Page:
Steven Seagal’s sudden appointment as a political envoy to the Kremlin highlights the strange journey that the former high-grossing actor has undergone over the past few years. On August 4, 2018, the Russian Foreign Ministry announced that Seagal had been appointed as a special representative in charge of “Russian-US humanitarian ties.” According to the Ministry, Seagal — who was awarded Russian citizenship in 2016 by Russian President Vladimir Putin — will be tasked with facilitating “relations between Russia and the United States in the humanitarian field.” This will include “cooperation in culture, arts, public and youth exchanges” as well as “building a more positive atmosphere in bilateral affairs.” “It is expected that in his new role, Steven Seagal will assist in the development and implementation of various projects for bilateral cooperation in the field of culture, arts, science, education, sports, public and youth exchanges, as well as participate in respective events in Russia and abroad, and maintain contacts with partners in the United States,” the Russian Foreign Ministry stated on its official Facebook page. Seagal’s newfound role as a special representative is an unpaid, voluntary position, according to the Russian Foreign Ministry. The sole purpose of the appointment is for Seagal to strengthen “mutual understanding and trust” between the two nations. ”It is the case when people’s diplomacy meets halfway traditional diplomacy,” the Russian Foreign Ministry added. Seagal took to twitter to share his thoughts on the appointment: “I am deeply humbled and honoured to have been appointed as a special representative of the Russian Foreign Ministry in charge of Russian and American Humanitarian ties,” Seagal said. “I hope we can strive for peace, harmony and positive results in the world. I take this honour very seriously” Once regarded as a successful American actor, Seagal has since become a useful ally to dictators in the post-Soviet space, including Chechnya’s Ramzan Kadyrov and Belarus’ Alexander Lukashenko. His friendly relationship with Putin has been well-documented, and has helped bolster the president’s image during an unpopular period in his presidency.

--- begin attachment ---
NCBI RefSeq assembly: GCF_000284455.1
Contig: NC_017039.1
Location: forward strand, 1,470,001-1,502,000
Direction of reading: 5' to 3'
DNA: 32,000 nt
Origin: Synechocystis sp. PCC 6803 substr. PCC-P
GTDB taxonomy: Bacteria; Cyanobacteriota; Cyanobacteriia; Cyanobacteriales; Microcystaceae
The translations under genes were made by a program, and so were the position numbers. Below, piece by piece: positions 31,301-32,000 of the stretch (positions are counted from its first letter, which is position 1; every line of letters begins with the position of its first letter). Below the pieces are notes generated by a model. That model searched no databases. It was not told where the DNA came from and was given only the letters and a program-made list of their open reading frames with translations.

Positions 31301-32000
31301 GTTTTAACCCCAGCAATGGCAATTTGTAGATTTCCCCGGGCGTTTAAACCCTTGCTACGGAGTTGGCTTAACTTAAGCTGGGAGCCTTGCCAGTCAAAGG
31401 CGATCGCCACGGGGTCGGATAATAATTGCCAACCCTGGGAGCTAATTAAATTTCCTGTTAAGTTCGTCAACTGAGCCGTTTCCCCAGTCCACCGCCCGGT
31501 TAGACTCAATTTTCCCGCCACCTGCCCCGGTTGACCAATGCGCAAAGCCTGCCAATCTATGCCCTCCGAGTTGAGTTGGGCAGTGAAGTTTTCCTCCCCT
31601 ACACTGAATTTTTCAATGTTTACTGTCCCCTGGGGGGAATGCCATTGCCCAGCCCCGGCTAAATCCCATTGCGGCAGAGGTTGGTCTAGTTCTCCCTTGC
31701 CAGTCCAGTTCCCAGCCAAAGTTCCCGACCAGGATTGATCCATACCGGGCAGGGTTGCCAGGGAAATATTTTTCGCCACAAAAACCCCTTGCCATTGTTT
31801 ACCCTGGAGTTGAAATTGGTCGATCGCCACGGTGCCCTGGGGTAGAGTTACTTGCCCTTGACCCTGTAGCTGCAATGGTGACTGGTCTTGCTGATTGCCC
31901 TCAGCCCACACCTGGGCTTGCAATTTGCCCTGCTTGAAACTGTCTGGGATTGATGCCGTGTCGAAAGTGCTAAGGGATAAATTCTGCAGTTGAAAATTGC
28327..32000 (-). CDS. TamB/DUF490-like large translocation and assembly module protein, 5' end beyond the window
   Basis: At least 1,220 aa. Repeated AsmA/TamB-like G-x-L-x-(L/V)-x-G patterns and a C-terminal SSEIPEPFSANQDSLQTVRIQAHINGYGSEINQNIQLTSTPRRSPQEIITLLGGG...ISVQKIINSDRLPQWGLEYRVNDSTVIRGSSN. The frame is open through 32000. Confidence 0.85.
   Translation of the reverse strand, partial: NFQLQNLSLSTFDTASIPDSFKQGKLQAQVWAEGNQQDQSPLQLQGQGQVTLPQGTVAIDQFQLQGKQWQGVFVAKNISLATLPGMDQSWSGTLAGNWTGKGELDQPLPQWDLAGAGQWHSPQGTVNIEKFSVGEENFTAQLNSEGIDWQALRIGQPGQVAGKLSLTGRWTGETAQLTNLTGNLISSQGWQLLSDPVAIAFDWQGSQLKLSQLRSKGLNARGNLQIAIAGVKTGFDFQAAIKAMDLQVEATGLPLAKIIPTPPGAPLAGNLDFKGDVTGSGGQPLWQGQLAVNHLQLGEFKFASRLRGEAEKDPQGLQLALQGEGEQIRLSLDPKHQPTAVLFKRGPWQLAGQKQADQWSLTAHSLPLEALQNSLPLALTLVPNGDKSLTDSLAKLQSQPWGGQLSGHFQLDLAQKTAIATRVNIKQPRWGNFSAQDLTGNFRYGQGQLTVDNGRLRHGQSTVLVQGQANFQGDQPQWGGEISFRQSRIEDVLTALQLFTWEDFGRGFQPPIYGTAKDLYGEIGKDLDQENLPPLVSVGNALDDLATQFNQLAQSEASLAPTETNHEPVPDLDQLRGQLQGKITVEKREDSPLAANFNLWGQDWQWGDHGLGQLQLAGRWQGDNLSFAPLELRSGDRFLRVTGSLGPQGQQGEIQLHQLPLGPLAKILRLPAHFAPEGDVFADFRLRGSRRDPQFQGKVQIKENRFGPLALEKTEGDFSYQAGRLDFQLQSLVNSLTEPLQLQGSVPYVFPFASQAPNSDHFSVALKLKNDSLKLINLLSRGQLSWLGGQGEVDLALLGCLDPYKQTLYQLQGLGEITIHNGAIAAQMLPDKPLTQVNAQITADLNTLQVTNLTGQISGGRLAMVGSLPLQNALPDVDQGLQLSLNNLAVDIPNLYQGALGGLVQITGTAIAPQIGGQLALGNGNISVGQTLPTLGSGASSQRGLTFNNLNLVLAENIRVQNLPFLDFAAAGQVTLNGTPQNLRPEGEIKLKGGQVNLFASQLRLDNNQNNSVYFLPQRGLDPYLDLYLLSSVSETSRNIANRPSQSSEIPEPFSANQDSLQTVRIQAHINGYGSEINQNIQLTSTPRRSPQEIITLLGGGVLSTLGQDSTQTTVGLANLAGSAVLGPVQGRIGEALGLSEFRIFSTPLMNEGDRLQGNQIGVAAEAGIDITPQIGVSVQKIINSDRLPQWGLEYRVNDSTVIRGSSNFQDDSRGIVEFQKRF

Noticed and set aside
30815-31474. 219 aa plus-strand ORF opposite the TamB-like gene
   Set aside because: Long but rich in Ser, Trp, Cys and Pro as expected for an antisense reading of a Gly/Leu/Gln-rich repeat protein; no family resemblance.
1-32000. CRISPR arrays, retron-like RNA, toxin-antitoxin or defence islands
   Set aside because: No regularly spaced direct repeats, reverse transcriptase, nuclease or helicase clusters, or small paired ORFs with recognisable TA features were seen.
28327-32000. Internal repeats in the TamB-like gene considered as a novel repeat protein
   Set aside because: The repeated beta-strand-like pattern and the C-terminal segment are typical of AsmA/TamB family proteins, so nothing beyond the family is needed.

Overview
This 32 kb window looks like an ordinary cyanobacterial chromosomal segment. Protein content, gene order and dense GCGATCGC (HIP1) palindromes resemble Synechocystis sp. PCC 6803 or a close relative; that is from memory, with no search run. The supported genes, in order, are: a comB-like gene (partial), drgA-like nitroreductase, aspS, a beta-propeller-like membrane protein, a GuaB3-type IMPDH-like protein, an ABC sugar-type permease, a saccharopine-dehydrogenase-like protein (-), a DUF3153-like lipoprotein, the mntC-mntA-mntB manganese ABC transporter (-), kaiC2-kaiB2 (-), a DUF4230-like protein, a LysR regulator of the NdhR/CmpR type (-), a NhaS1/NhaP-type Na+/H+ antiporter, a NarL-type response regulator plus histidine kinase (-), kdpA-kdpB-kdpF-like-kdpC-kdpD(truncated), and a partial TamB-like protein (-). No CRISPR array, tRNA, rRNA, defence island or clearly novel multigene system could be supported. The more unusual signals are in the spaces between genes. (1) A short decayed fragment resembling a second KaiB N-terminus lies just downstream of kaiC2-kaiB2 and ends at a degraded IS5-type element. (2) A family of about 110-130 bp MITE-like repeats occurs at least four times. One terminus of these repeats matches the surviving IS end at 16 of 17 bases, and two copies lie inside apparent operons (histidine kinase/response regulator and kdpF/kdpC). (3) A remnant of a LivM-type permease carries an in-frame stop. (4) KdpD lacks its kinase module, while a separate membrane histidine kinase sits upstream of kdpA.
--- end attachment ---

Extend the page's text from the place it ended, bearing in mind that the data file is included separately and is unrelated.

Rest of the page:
Newsline: Denmark is snubbing the American ambassador

While the American ambassador’s reception was previously a highlight of the Danish LGBTQ pride festivities, this year Danes are publicly snubbing the event as a protest of the Trump administration’s nonstop attacks on LGBTQ people. Former ambassador Rufus Gifford, a gay man, hosted the annual celebration during the Obama presidency when an invitation was the hottest ticket in Copenhagen. This time around, even Copenhagen Pride is refusing to attend. Trump’s ambassador, Carla Sands, has inherited a difficult position when it comes to LGBTQ rights. While Gifford was Obama’s unofficial “ambassador to the gay community,” the Trump administration has been actively hostile to LGBTQ people.